• Have there been new sources of water contamination in your community since the implementation of the investment project?


Grievance mechanisms are available through the Company to all external stakeholders and the Guyana Goldfields workforce and are designed to facilitate the evaluation and prompt resolution of any potential concerns with respect to the performance or behavior of GGI's security personnel. However it is not apparent whether local stakeholders may be able to bring concerns with regards to economic or social impacts of the Projects activities that are unrelated to the performance or behavior of the company's security personnel.

The Harvard Clinic on International Human Rights has reported that gold mining in Guyana has had severe effects on Guyana's indigenous peoples', known as Amerindians. The location of the Amerindian populations in the interior of Guyana has made them particularly vulnerable to environmental, health, and social harms caused by mining. Amerindian populations typically rely on subsistence agriculture for survival, and the environmental degradation resulting from gold mining has adversely affected the ability of the Amerindian populations to support their traditional practices.

Although the IFC has determined that Performance Standard 7 is not applicable due to the lack of indigenous communities in the Project area, there are indigenous Amerindian communities at Bethany and Kurutuku, approximately 40 kilometers away on the Cuyuni River. IFC documentation states that these communities have been included in "stakeholder analysis and engagement, disclosure of information, consultation, and participation, in a culturally appropriate manner." If the area of influence surrounding the Project is larger than the Company estimates, local indigenous communities may be affected.

The following questions may be relevant in determining whether local indigenous communities have been adversely affected by gold mine operations in Guyana:

  • Prior to any activities affecting your health, environment, and lands, were you able to give free, prior, and informed consent to such activities?
  • Has your community been able to effectively participate in consultation and decision-making processes regarding activities affecting your health, environment, and development of your lands?
  • Has your ability to maintain your cultural traditions and way of life been changed over the course of gold mining operations?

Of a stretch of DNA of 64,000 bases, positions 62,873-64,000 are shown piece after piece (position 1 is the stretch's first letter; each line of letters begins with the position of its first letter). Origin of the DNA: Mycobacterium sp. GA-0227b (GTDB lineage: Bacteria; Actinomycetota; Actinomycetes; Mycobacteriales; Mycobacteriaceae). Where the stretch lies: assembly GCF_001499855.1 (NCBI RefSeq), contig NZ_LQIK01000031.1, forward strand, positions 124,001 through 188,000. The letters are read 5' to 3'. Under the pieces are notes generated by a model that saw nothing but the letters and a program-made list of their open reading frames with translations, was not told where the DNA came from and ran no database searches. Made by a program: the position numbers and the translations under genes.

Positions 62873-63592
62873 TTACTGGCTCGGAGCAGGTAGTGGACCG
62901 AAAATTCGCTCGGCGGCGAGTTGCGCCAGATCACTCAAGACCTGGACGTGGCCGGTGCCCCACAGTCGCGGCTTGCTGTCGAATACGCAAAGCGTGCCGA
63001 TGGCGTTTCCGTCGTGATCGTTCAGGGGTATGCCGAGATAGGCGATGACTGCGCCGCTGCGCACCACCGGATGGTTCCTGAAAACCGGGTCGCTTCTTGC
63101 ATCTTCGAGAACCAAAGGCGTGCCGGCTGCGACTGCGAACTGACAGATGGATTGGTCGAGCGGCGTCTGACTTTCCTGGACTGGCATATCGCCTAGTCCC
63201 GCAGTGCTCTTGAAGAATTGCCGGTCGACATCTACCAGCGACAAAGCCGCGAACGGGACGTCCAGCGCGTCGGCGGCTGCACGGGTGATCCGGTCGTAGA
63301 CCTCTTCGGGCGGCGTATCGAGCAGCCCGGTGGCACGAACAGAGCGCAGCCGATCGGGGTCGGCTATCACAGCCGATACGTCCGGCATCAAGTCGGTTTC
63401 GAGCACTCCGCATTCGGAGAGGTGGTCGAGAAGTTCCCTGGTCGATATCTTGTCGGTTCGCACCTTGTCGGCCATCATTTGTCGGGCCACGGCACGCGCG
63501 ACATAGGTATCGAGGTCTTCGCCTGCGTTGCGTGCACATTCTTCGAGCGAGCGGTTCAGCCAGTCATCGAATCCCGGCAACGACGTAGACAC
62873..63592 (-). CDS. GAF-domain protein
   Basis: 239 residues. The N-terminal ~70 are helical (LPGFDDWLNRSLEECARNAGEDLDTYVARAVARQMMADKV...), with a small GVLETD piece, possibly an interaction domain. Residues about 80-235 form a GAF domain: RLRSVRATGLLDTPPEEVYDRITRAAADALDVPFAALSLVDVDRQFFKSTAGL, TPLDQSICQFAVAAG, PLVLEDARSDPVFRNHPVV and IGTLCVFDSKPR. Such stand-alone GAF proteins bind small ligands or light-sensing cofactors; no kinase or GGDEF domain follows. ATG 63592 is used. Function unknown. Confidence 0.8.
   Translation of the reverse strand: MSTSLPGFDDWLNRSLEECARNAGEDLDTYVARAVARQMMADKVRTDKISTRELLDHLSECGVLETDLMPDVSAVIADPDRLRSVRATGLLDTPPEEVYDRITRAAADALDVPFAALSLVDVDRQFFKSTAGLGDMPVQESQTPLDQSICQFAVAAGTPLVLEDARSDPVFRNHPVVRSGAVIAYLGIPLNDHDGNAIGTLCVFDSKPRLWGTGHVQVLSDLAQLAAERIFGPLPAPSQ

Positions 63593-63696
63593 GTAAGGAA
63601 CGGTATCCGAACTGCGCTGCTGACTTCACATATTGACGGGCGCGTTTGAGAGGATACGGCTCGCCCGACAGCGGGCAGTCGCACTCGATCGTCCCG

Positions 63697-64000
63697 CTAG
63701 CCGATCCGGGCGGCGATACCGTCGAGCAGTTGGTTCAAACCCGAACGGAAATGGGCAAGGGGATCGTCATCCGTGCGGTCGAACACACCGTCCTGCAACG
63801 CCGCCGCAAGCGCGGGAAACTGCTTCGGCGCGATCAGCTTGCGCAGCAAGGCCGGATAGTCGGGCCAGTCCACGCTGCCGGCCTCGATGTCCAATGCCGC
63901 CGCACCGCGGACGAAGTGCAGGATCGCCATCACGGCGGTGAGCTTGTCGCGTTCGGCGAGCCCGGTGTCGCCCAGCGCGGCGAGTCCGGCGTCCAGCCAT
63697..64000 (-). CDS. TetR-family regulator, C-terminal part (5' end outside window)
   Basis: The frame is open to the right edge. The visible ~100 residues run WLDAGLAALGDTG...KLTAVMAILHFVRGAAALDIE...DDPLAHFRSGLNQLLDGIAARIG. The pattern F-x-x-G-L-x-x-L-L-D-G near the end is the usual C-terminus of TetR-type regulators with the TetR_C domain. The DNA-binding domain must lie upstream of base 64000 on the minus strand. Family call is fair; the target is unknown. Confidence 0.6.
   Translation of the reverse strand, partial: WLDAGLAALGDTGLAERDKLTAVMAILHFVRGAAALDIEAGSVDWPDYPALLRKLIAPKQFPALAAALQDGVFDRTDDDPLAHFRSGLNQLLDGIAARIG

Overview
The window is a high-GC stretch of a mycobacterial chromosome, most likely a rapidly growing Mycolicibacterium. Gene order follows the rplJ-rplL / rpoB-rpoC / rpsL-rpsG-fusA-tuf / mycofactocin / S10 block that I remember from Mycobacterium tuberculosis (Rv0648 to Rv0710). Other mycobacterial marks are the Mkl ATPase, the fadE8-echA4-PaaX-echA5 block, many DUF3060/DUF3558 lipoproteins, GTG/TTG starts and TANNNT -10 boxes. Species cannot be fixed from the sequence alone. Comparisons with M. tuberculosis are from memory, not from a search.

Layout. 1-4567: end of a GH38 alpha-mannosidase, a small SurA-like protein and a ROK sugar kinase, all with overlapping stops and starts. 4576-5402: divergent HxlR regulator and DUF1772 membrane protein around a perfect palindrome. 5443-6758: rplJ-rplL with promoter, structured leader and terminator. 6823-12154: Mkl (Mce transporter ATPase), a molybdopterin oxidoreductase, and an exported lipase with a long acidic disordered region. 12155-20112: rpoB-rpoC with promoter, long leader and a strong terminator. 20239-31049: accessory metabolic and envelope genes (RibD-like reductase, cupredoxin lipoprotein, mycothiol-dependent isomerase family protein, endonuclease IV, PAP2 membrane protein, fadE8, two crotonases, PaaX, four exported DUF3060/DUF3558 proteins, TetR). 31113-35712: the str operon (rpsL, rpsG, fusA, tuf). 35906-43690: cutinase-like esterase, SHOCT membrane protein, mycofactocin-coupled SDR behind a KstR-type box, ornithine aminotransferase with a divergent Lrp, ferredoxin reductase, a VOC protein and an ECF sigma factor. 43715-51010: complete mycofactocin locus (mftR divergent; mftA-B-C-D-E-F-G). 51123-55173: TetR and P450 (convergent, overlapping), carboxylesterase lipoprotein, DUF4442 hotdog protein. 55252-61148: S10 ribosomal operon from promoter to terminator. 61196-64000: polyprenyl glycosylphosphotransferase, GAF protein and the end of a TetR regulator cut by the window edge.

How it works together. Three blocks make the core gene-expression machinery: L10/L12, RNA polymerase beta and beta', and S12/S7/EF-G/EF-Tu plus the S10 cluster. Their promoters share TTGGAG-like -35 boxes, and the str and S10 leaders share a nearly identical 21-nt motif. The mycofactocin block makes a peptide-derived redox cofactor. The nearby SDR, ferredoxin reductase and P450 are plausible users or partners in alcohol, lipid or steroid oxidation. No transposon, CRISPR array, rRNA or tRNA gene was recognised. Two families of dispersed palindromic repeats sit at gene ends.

Investment Description
Here you can find a list of individual development financial institutions that finance the project.

For a syndicated "B" loan, IFC seeks participation from commercial banks and other financial institutions. All money still passes through IFC, however, so it remains responsible for the impacts of that financing.

Private Actors Description
A Private Actor is a non-governmental body or entity that is the borrower or client of a development project, which can include corporations, private equity and banks. This describes the private actors and their roles in relation to the project, when private actor information is disclosed or has been further researched.

The project sponsor is Guyana Goldfields Inc., which is a Canadian-based mineral exploration and development company primarily focused on the acquisition, exploration and development of gold deposits in the Guiana Shield of South America. The company was incorporated in Canada under the name Chiboug Copper Company Limited in 1953 and changed its name to Guyana Goldfields Inc. in 1995. The company’s shares were listed on the TSX Venture Exchange in October 2000 and transferred to the main Toronto Stock Exchange in March 2004. In March 2005, Mr. John Patrick Sheridan Junior established a new company in Canada (under the name 6357458 Canada Inc.) and merged this with the predecessor company (where he had been a director since 1993). Shareholders of the predecessor company exchanged their shares for shares in the merged entity, which changed its name shortly thereafter to Guyana Goldfields Inc. Guyana Goldfields Inc. has one material project, namely the Aurora Gold Project, which is wholly-owned, and the company acquired its interest in the project in 1998. 

AGM Inc. is the project company and is registered in Guyana. It is indirectly wholly-owned by the sponsor, Guyana Goldfields Inc., through a Barbados subsidiary. The mining license for the project was issued to AGM Inc. by the government in November 2011. Both AGM Inc. and 9154-4650 Quebec Inc., another wholly-owned subsidiary of Guyana Goldfields Inc., which operates in Guyana as a registered branch, are parties to the mineral agreement which was also signed with government in November 2011. Upon consolidation, Guyana Goldfields Inc. owns 100 percent of the Aurora Gold Project.

Private Actor 1 Private Actor 1 Role Private Actor 1 Sector Relation Private Actor 2 Private Actor 2 Role Private Actor 2 Sector
- - - - AGM Inc. Undisclosed -
- - - - Guyana Goldfields Inc. Client -